Fairfield

, OH

Around 1843, local Methodists organized a new Methodist Episcopal church at Fair Play and later erected a brick chapel. The congregation was short-lived, however, and fell into decline after one of its leading members, Joseph Lashorn, moved to Hamilton. In 1876, Reverend F. G. Grigsby of the United Brethren church organized a congregation here, repairing and occupying the old Methodist chapel for the next several years. The cemetery is the burial place for veterans from the Revolutionary War, War of 1812, and Civil War; some of whom are interred in unmarked graves. The last known burial was Etta Thomas in 1941.

1127 N. Huron Street
Toledo

, OH

Founded in 1842, Salem Lutheran Church is Toledo’s first and oldest Lutheran congregation. Located in Toledo’s oldest neighborhood, Vistula, which is listed on the National Register of Historic Places, the church was originally composed of German immigrants and incorporated as “Evangelical Lutheran and Reformed Congregation” under the guidance of Reverend George Cronenwett. The first sanctuary was erected in 1844. Ten years later, a Lutheran constitution was accepted and the name “Salem” was chosen. The current church structure was built in 1871at a total cost of $12,000. Major renovations occurred in 1889, 1916, and the mid 1960s. A Wicks pipe organ was installed in 1967. (continued on other side)

700 High Street
Worthington

, OH

In October of 1803, members of The Scioto Company, led by James Kilbourne, came from Connecticut and founded Worthington. On February 6, 1804, the Articles of Agreement establishing St. John’s Church of Worthington were executed. St. John’s, which had been planned in Connecticut prior to the Company’s departure, became the first Episcopal church established in the Northwest Territory and served as the founding church for several Episcopal churches in Ohio. James Kilbourne served as the church’s first Deacon. Reverend Philander Chase, the first Rector of St. John’s, became the first Episcopal Bishop of Ohio and founded Kenyon College. St. John’s Church and graveyard are listed on the National Register of Historic Places.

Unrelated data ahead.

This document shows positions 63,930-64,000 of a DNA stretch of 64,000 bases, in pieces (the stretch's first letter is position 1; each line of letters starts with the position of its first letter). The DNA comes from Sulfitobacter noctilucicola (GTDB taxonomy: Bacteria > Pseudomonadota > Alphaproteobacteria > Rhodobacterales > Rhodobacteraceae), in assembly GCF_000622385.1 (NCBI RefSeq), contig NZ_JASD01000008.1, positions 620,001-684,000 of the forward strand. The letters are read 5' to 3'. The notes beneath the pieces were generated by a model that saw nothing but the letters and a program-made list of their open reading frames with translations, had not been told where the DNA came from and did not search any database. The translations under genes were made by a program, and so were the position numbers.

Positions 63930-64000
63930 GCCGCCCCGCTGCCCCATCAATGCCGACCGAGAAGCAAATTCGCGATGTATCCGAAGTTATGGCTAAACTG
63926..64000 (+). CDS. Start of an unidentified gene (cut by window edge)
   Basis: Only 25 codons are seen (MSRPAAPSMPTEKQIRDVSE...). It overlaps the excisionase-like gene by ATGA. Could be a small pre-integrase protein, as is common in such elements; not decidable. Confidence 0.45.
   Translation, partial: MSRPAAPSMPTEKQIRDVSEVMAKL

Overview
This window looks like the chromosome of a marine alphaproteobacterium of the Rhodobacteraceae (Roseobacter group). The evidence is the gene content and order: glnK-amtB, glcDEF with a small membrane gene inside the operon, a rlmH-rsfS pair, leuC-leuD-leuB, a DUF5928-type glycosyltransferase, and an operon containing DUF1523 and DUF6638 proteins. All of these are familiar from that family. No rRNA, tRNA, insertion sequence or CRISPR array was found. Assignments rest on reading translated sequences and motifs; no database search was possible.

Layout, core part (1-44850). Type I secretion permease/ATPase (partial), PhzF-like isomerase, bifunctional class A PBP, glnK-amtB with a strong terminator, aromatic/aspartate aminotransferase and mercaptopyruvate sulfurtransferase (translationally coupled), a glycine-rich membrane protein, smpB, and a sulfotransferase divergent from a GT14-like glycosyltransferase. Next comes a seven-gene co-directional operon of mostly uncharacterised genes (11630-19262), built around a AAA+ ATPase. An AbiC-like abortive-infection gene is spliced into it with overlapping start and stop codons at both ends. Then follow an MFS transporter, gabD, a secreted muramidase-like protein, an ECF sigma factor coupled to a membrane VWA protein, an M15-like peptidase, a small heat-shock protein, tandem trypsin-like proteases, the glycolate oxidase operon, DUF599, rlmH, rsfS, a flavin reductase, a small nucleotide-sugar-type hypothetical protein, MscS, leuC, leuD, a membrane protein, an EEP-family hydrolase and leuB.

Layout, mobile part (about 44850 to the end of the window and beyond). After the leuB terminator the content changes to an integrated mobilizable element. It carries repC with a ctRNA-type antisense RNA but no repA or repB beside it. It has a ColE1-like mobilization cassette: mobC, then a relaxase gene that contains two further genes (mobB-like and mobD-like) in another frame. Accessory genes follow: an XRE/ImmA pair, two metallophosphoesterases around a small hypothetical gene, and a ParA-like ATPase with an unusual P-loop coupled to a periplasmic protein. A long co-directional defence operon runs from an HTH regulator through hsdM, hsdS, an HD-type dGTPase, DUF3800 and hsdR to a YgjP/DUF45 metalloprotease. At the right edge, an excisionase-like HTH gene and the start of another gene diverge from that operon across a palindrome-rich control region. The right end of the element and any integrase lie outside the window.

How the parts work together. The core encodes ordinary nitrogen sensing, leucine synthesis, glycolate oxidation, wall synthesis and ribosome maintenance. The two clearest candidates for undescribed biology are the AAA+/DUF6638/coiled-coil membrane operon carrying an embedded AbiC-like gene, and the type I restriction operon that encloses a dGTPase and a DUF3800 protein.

1573 E. 214th Street
Euclid

, OH

Japanese-American Buddhists, who resettled in the Cleveland area in 1943-44 after being released from World War II internment camps, established the oldest continually meeting Buddhist organization in Ohio. The organization was originally known as the Cleveland Young Buddhist Association and is now known as the Cleveland Buddhist Temple. Services were held in members’ homes until a building on East 81st Street was purchased in 1955. After extensive damage to the building during the Hough riots in 1966, the Temple’s current residence was acquired in 1968. Affiliated with the Buddhist Churches of America, the Temple serves the Jodo Shinshu Tradition of Buddhism. In 1979, the Temple under the direction of Sensei Koshin Ogui introduced the Zen Shin meditation practice in response to public wishes. The Temple welcomes all those wishing to study the teachings of the Buddha.